neelandan (author)  mbluett7 years ago
You will note (if you look carefully) that the lines scratched on the paint do not reach the edge, but stop rather short. Wherever the line is drawn, the copper gets etched away. Thus the pads remain connected along the bottom and left hand edges in this layout.
why is this necessary that they be connected on the edges, what is you have isolated connection, will it still work?
if any of the pads aren't connected, they won't have electricity running to them, thus they won't necessarily etch all the lines you need to etch. does that answer your question?
neelandan (author)  mbluett7 years ago
The offending text has been re-worded.
macumbista5 years ago
OK, so the "Sodium chloride in Dihydrogen Monoxide" solution is harmless. What about the copper that gets absorbed into it? Is the waste product of this process chemically inert (i.e. salt, water and copper sludge)? If it is, I'd be very happy to use this over Ferric Chloride and other actually nasty stuff. If not, how to make the copper inert in the solution so I can flush it down the sink without poisoning the environment?
The Electrolysis process is chemically simple. NaCl (salt) is a strong electrolyte and therefore "transfers charge".
This is really just a "redox" (oxidation/reduction) reaction.
What happends is, The Chlorine ions (Cl-) migrate to the cathode where they loose electrons and bind to make Cl2(g). This gas is toxic even in small amounts, you should read MSDS for Cl2(g). (Just type Cg2(g) into google). You should therefore perform this in a well ventilated area (or not at all).
The Copper at the cathode (the cathode is the PCB board) looses electrons and dissolves in the solution. If there is excess water a complex-ion will form Cu[(H2O)6]2+ (Octahedral aqueous copper complex with a charge of +2), but this complex will be in some equilibria with the Cl- ions. If The Cl- ions are in excess (which would probably not happen in a aqueous solution) a yellow complex Cu(Cl4)2- would form (in equilibrium with CuCl2 which is quite soluble in water).
Some Hydrogen gas could form at the anode due to the self-ionization of water H20 <---> H+ + OH- (this equilibrium lies far to the left). H+ ions would migrate to the anode, pick up electrons and leave the solution as H2(g).
When two H+ ions leave the solution as H2(g) after reduction, two water molecules will dissociate to form 2H+ + 2OH-. The OH- ions combine with Cu2+ ions to form Cu(OH)2(s) which is insoluble so it will precipitate as a green-looking solid.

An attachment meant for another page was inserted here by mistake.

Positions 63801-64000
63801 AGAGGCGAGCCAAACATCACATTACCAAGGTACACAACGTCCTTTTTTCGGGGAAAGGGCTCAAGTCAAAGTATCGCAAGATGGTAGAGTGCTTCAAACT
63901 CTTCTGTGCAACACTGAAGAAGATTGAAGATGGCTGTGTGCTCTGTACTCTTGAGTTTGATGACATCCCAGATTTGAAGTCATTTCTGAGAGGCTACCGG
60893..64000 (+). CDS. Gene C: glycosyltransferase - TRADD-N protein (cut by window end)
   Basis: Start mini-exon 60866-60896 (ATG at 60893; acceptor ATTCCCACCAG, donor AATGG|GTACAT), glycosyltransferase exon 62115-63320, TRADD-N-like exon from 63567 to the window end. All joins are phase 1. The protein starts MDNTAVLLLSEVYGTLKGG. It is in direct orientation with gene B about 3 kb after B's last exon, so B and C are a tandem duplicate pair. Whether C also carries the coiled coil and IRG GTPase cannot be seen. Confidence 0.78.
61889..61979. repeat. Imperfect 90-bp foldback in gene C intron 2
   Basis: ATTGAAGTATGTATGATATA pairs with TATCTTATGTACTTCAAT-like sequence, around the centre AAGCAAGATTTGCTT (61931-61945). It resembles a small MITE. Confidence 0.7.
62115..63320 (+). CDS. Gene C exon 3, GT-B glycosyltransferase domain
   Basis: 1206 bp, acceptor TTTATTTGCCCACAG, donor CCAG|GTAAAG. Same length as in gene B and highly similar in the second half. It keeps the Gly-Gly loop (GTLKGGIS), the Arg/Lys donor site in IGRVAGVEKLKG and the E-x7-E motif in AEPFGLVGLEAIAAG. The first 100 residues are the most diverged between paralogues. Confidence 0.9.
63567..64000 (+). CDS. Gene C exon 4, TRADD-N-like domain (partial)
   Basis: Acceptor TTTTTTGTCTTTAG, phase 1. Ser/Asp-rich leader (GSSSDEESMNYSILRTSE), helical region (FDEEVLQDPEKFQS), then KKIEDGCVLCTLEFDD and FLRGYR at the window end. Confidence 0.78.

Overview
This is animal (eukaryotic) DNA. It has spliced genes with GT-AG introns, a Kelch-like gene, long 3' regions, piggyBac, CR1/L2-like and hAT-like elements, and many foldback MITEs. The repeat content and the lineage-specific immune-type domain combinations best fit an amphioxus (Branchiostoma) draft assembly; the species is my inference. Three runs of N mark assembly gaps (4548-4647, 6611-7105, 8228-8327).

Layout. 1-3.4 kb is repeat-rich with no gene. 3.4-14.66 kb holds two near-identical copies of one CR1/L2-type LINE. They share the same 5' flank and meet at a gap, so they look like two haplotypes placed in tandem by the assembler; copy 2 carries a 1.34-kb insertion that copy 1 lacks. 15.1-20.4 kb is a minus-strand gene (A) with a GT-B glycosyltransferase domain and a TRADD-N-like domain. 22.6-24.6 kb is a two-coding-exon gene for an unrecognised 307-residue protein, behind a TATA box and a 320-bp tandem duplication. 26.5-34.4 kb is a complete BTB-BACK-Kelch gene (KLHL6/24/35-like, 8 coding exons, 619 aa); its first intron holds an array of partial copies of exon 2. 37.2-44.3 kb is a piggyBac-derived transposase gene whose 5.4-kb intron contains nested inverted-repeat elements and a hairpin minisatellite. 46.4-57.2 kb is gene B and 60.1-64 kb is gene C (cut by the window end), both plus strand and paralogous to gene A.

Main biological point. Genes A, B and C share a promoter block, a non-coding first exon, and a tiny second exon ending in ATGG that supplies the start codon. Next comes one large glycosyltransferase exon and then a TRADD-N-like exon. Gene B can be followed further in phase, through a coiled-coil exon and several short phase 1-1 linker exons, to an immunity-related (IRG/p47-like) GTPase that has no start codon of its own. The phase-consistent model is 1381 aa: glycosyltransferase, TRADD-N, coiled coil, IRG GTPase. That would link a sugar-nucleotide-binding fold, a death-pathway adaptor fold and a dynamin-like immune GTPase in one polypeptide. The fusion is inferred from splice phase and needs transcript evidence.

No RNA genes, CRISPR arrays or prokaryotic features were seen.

So, What you have in your solution is
a) Cu(OH)2 (s) (amount is proportional to the amount of hydrogen displaced, which is proportional to the amount of Cu(s) etched away).
b) Cu[(H2O)6]2+ (amount depending on the amount of Cl- to cause...)
c) CuCl2 +2Cl- <--> CuCl3(-) <--> CuCl4(2-)
d) Some Na+ ions and water
What will leave the solution?
H2(g) and Cl2(g)

So, now you know. And what you should do if you want to know if you can flush the solution down the drain is read the MSDS for Cu(OH)2, and Copper-solutions. Although I can tell you, we don't like solutions of heavy-metals flushed down the drain. You should dispose of this properly.

I suggest you find another electrolyte to avoid the Cl2(g). I don't have many ideas tough since my access to acids and metal-nitrates and such is not limited :-).

Hope this helps
Greetings from Iceland.
Benedikt Ómarsson, B.Sc

If I'm reading that right that suggests that this produces chlorine gas, which I was told was fairly deadly in small amounts.
but there is so little gas produced you may not even get one bubble of chlorine gas and if you do it will diffuse in the air.
What about using a baking soda (sodium bicarbonate, NaHCO3) solution as an electrolyte, Mr. Science Man? ;)

To the author: I have long considered using both this etch resist application process and reverse electroplating for PCB fabrication, but you actually did them... at the same time... and you wrote instructions for us! Good show!

I plan to adapt this process to the use of my CNC router with some kind of spring-loaded scratching implement and of Peroxide+Muriatic Acid as the etchant (assuming I can find an etch resist that is safe from its ravages... I'm thinking wax).